My rating: 2 of 5 stars
A well-read dweeb gives us a play-by-play of his utilization of stoic thought as a means of coping with his fear of death and the inferiority complex that often accompanies being a dweeb. A surprising amount of the text is devoted to avoiding or surviving insults, and vigorous mental exercises one can undergo to prepare for being mocked.
I have to imagine few of the ancient stoics devoted as much mental energy to contemplating how they could be bullied as does our buddy Irvine.
As a philosophical exploration, it succeeds, but it only peripherally captures stoicism, and the bulk of the book is apologizing or overexplaining how the modern world gets it wrong; the stoics weren’t grumpy and emotionally deadened, they were super happy because they were Buddhists but not religious! It’s a translation error bro i swear passion meant something different in ancient greek bro its a different word bro please.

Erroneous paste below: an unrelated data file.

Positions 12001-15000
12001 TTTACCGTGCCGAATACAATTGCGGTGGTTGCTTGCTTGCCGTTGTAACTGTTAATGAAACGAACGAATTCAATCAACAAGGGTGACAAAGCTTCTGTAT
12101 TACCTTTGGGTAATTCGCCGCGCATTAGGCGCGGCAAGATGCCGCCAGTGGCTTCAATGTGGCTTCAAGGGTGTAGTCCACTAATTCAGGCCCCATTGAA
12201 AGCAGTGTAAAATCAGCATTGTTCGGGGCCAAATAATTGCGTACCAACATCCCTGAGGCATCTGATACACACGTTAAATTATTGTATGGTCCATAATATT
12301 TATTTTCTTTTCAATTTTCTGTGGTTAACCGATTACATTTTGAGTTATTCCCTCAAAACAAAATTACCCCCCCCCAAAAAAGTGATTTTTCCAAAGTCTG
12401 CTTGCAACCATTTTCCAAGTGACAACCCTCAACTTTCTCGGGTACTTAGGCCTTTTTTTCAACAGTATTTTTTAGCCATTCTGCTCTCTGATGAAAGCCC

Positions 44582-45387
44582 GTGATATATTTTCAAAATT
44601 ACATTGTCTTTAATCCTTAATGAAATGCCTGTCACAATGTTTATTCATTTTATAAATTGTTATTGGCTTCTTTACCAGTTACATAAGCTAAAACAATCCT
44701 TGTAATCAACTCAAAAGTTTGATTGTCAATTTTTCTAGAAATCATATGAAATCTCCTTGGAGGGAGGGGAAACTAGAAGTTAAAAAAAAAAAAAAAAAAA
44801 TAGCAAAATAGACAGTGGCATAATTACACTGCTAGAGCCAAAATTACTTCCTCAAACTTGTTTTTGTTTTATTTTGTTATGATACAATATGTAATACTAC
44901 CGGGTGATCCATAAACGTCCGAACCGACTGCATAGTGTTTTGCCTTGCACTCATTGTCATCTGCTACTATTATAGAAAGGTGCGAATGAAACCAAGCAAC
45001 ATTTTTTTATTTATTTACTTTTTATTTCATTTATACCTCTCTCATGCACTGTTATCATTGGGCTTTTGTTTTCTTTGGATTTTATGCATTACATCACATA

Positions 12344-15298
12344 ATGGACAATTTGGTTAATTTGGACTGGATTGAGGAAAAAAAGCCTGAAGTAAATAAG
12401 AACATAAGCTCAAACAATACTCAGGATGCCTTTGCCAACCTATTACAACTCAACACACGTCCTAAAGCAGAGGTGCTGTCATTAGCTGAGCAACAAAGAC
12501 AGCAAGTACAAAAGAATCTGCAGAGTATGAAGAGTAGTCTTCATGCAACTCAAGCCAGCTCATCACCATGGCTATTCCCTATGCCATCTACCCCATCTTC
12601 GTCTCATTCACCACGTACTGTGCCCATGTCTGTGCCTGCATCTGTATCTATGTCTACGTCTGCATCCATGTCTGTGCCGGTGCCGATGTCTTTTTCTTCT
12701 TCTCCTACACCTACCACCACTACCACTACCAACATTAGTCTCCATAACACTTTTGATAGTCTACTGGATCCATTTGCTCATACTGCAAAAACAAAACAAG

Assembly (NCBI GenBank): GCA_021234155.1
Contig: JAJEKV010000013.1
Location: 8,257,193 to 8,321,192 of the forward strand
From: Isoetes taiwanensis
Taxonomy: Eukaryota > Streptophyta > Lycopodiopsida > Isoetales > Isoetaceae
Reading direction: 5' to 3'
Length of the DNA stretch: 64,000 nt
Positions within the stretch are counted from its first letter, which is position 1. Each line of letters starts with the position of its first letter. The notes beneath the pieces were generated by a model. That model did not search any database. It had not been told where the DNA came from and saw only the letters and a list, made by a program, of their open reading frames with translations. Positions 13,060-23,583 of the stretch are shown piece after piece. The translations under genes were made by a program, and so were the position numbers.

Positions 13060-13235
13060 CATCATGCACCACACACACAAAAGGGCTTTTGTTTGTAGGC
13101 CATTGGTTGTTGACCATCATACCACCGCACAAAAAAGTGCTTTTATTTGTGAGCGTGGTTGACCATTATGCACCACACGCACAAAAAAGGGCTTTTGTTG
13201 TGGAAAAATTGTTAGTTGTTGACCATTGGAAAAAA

This is then contradicted by his woefully misinformed chapter about grief where he cherrypicks 80-year-old statistics on mental illness rates following WWII in areas without access to grief counseling to demonstrate “a stiff upper lip” is not only a stoic approach, but more effective than therapy.
I believe it was Marcus Aurelius who first said:
“Begin each day by telling yourself: Today I shall be meeting with misinformation, pandering, callowness, misquoted statistics, and writers for the Huffington Post – all of them due to the offenders’ ignorance of what is good or evil.”
Still, not a total wash. I always like hearing from Musonius Rufus, and he was well represented. This was also the first book with the honesty to scrub off the antiquarian deification and treat philosophical schools as the jockeying popularity contest that they were in ancient Rome.
I might have been too hard on Irvine in this review, but I’d hate for him to have squandered all that preparation.